The report articulates three strategies for government support of “impact investing” by institutional asset owners. An “enabling” strategy—focused directly on the asset owners—providing greater flexibility for institutions to mitigate the real or perceived risks of investing for social and environmental impact in addition to financial return. An “integrative” strategy—focused on financial intermediaries—bringing social impact to conventional investment vehicles, using tools such as tax credits and embedding performance standards into sub-markets. Lastly, a “developmental” strategy—focused on market infrastructure—supporting the application of research and development as well as technical assistance programs toward an effort to foster under-developed markets, for example in education or health care, so they may become suitable for the deployment of larger amounts of capital.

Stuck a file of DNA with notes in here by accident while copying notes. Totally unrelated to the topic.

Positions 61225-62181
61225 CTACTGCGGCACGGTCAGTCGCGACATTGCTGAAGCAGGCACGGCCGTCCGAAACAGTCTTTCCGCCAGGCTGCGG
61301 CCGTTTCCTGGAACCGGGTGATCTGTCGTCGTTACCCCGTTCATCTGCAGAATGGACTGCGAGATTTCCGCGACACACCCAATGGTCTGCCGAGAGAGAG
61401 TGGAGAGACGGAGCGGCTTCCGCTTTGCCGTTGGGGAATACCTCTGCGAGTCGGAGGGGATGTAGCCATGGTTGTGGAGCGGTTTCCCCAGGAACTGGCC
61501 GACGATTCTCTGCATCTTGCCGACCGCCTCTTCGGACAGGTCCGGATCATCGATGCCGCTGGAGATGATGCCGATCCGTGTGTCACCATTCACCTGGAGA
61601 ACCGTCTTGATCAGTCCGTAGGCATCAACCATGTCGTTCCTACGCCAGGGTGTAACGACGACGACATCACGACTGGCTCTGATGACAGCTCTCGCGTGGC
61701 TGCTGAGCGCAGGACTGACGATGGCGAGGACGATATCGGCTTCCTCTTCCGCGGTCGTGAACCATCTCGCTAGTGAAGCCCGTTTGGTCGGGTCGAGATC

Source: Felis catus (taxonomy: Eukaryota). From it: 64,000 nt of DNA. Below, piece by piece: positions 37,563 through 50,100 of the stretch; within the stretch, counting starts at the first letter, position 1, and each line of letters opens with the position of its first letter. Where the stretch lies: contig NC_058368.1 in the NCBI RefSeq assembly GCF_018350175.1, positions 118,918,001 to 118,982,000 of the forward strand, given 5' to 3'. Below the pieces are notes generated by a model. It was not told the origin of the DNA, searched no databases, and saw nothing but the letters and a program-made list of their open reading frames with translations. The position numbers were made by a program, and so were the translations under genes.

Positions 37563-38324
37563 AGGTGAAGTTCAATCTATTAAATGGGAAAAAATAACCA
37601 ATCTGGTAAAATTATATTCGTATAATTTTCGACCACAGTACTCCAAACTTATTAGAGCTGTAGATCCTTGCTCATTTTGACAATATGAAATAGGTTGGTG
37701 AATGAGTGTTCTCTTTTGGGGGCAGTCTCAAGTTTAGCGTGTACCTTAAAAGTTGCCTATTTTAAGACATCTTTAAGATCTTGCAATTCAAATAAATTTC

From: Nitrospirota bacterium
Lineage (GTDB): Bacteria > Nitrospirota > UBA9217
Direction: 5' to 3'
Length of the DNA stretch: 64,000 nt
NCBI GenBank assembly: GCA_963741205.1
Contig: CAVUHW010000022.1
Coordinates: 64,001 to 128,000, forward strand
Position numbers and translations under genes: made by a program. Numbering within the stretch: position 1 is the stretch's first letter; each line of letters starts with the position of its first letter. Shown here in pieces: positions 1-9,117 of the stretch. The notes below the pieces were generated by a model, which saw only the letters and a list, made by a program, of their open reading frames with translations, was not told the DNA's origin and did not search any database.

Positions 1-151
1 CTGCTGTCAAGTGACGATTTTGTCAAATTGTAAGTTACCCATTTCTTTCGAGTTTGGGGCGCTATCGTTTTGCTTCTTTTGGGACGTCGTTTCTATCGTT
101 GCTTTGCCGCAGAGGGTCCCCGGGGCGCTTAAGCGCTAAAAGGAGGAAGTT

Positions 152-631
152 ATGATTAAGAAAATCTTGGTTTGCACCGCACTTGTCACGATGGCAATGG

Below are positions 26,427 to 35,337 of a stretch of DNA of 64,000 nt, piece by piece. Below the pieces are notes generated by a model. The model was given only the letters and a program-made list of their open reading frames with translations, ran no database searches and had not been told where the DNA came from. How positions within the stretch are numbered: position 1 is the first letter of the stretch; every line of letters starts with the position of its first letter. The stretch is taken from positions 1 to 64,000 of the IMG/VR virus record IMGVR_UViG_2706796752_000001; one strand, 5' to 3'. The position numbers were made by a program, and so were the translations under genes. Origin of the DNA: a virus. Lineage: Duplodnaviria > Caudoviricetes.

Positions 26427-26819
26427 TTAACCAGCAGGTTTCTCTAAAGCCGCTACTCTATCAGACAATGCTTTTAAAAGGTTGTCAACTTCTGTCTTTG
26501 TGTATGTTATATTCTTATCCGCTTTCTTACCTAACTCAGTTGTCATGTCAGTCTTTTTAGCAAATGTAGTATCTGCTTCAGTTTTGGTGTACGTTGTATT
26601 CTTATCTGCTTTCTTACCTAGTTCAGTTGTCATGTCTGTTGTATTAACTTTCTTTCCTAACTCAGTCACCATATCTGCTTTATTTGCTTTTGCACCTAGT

“It is evident that institutions are already investing for social impact. And by supporting initiatives such as the U.N. Principles for Responsible Investment and the Investor Network on Climate Risk, these large investors have demonstrated that they care deeply about the social and environmental challenges affecting their beneficiaries,” said Ben Thornley, director of InSight and a report coauthor. “Their commitment provides a great foundation for government to identify where barriers to impact investing remain, and to address them.”

InSight is the thought leadership and advisory practice at Pacific Community Ventures, a U.S. Community Development Financial Institution and nonprofit organization. InSight provides research on community development and impact investing to clients including The Rockefeller Foundation, Annie E. Casey Foundation, and The California Endowment. InSight also evaluates the social and economic performance of more than $1 billion of targeted private equity investments by pension funds including the $230 billion California Public Employees Retirement System (CalPERS), investment managers including Hamilton Lane, and foundations including the Northwest Area